Any other interpretation is inherently illogical. It is of little use to declare information stored on a computer to be public and open to all, but then allow agencies to freely deny a request to access that information on the grounds that doing so would require them to create a new document!

To the extent public agencies are not required to create a new record, it is imperative that we recognize the plain statutory language of what a record entails. A public agency is not required to create new information in response to a request, but they must be required to create a new document if that is the only mechanism by which the public can access the existing information (public record) stored on a computer database.

Revisiting the Ohio case law cited in Reno Newspapers

In finding that PERS did not have to “create new documents or customized reports…” the Nevada Supreme Court in Reno Newspapers cited Ohio case law that appeared to support such a finding.

Since then, however, Ohio’s foremost authority on their state’s public records law — the Ohio Attorney General — expanded on that precise issue in the official 2017 Ohio Sunshine Laws Manual, writing that:

A database is an organized collection of related data. The Public Records Act does not require a public office to search a database for information and compile or summarize it to create new records.

However, if the public office already uses a computer program that can perform the search and produce the compilation or summary described by the requester, the Ohio Supreme Court has determined that the output already “exists” as a record for the purposes of the Public Records Act.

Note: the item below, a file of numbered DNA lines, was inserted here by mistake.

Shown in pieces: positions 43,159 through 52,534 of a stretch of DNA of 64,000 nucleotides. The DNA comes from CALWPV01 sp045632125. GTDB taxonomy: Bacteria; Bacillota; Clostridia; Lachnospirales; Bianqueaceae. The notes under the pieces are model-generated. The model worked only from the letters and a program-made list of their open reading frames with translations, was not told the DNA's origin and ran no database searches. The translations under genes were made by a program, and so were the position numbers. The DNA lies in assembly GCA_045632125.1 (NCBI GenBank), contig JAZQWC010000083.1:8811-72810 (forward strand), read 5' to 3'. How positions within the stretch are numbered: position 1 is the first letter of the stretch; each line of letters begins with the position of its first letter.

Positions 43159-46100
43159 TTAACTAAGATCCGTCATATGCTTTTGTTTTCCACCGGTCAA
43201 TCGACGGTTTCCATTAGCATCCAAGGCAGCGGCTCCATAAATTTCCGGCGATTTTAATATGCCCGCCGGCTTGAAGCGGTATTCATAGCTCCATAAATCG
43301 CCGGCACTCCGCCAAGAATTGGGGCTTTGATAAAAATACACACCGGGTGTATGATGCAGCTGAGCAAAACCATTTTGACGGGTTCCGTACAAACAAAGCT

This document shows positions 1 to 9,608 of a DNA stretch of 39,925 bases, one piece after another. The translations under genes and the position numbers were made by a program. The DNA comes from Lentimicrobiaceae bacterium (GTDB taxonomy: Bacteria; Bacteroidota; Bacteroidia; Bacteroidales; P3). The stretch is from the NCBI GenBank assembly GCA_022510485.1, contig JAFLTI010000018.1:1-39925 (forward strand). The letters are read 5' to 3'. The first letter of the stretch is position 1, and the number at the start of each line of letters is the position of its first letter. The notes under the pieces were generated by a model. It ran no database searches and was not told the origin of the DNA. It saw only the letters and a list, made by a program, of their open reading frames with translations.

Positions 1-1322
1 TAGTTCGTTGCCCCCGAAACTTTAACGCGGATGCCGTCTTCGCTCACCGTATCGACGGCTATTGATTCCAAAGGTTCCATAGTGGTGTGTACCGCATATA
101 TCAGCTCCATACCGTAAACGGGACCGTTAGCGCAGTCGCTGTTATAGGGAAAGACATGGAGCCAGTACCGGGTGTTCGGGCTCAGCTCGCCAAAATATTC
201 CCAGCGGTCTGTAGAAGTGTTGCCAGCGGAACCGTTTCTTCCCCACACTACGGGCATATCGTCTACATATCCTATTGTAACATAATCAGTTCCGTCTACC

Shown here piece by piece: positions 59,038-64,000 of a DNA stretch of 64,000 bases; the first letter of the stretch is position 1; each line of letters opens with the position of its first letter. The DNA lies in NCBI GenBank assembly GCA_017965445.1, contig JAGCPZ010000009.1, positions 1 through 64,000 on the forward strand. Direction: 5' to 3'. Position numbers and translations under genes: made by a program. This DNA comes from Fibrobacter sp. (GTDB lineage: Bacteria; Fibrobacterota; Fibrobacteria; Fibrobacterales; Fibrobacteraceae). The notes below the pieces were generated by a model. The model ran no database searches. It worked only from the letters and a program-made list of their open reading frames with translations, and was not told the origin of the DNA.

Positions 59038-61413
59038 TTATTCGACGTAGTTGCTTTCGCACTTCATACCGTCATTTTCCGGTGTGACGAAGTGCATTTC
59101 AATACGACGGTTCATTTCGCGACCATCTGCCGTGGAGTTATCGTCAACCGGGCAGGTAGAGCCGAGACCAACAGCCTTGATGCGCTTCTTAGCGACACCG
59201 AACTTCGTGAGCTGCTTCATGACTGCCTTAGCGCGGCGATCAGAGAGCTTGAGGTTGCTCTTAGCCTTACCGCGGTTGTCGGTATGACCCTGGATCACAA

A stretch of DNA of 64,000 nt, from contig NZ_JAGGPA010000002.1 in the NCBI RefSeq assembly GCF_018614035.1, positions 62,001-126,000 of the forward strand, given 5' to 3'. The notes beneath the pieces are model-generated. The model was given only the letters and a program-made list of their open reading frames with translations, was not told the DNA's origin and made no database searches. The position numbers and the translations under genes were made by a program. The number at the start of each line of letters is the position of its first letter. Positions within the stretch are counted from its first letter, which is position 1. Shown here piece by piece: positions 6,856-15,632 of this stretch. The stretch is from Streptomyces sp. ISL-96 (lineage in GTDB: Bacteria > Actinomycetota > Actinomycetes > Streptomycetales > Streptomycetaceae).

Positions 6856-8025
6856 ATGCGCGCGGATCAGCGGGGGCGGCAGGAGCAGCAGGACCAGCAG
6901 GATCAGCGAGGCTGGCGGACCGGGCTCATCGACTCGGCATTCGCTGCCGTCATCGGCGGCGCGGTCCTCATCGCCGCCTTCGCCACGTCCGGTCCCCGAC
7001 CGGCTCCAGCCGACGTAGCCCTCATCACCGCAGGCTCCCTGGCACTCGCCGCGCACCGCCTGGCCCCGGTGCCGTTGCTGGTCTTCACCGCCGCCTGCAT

PERS has testified that their CARSON database is specifically designed to store and extract the fields of data requested. Indeed, they have done so previously. Thus, the very Ohio law cited in Reno Newspapers clearly recognizes that information stored in a computer database is a public record, and must be extracted in response to a public records request.


Accepting PERS arguments would gut the Nevada Public Records Act in its entirety. In the modern age, the vast majority of government records are now stored as information in a computer database. Permitting an agency to deny a request, merely because that information has not already been extracted into an existing document, would give governments the ability to shield records from public inspection at their discretion — which is precisely what the Nevada Public Records Act is supposed to prevent!